by Laura Crum
After Terri’s sad post yesterday, and the very sad news last week, my own bad news seems pretty minor. But I’m hoping that telling this story may help someone else. So here goes.
I posted a while ago about the little horse near the school playground. See my post on this problem here. Some of you asked for updates. I do have an update, but I’m afraid it isn’t good.
The last I had heard, the SPCA had been called by a “do-gooder” who felt the horse was too thin. When I came back to the school, five days later (our program only meets twice a week), the horse was gone. I asked our teacher what had happened; she didn’t know. So I asked the school secretary and the yard duty supervisor. The yard duty supervisor said that he had seen someone taking photos of the horse and the shed last week. The horse was gone when he came to school this week. He didn’t know more than that. Uh-oh, I thought.
At a guess the photo-taking person was SPCA. And then the horse disappeared.
I asked the school secretary. She said she didn’t know much, but one of the neighbors—not the neighbor with the horse—had said that they had seen a horse trailer pull into the property on the weekend. They did not see the horse leave in the trailer. But now the horse is certainly gone. No one at the school knew more than that.
My heart just sank. It is possible the horse went to a rescue or was re-homed—but it’s pretty unlikely, given the circumstances. Maybe he was euthanised. I don’t like to think about the other alternative, which is the most likely, unfortunately.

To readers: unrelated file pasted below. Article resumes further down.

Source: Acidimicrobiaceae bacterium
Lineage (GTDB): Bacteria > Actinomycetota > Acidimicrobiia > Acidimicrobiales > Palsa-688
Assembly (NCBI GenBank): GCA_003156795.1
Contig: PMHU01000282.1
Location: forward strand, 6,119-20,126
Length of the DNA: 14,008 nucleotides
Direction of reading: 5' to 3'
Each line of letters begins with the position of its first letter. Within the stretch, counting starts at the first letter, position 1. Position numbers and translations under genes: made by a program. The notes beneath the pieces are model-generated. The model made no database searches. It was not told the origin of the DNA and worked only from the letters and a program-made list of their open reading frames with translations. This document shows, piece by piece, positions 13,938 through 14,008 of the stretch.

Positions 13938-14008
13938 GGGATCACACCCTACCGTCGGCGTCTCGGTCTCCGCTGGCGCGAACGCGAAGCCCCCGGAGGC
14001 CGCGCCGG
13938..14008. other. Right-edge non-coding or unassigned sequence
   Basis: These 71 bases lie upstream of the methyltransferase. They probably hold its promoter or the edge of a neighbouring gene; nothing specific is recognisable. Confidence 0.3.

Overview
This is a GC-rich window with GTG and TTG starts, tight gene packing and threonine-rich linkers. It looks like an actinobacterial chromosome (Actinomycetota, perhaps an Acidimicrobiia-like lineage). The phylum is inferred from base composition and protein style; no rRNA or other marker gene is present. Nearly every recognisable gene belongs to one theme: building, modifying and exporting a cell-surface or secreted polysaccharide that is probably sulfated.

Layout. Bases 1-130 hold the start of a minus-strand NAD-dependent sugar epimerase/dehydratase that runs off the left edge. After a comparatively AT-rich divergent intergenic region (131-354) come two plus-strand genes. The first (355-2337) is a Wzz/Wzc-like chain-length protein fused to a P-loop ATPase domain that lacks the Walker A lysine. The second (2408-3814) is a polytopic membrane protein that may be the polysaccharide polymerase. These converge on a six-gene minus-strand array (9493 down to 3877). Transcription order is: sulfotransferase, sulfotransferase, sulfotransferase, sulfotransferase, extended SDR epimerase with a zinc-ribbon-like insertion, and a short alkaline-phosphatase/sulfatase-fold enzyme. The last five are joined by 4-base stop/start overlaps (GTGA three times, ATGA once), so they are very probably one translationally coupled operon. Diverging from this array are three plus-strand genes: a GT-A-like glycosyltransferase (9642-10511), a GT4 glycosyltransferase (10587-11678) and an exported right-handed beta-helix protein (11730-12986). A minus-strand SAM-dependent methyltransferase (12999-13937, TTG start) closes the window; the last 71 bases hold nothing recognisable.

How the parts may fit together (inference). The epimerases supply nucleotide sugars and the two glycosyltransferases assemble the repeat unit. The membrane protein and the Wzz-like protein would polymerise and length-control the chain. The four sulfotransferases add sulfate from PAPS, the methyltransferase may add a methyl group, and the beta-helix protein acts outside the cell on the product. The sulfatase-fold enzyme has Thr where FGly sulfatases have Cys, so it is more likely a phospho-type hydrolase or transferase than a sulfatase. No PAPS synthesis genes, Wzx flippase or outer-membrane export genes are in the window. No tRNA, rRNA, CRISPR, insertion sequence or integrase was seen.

I don’t like to think about it, but I’m going to spell it out here, in case it helps some other little horse somewhere. Here is what I said in my previous post:
“I have been around in the horse business for a long time. I know the conventional wisdom is to call and report a horse that is too thin. I also know that this course is as likely to do harm as it is good. Having watched this horse lead a reasonably contented life for the past eight years, I certainly would NOT have reported it to the local SPCA.
There are a number of reasons why I feel this way. First off, I have known of a good many cases like this where the owner, who never was all that invested in the horse, simply gets rid of it after the complaint. Trust me, these horses almost NEVER end up going to a better place. At best they get euthanised. At worst they end up on a truck. It’s possible that once in awhile the owner takes it as a wake-up call and buys better feed for the horse. And its possible that one in awhile the horse is re-homed to a better home. Its possible—but I haven’t seen it that often. Especially with an older horse.”
Now, I don’t know for sure what actually happened, and the only way I could find out would be to knock on the door of complete strangers who have already made their decision (whatever it was) and probably (and justifiably) feel pretty hostile towards anyone from the school right now. But from long experience in the horse world, I can tell you what probably happened.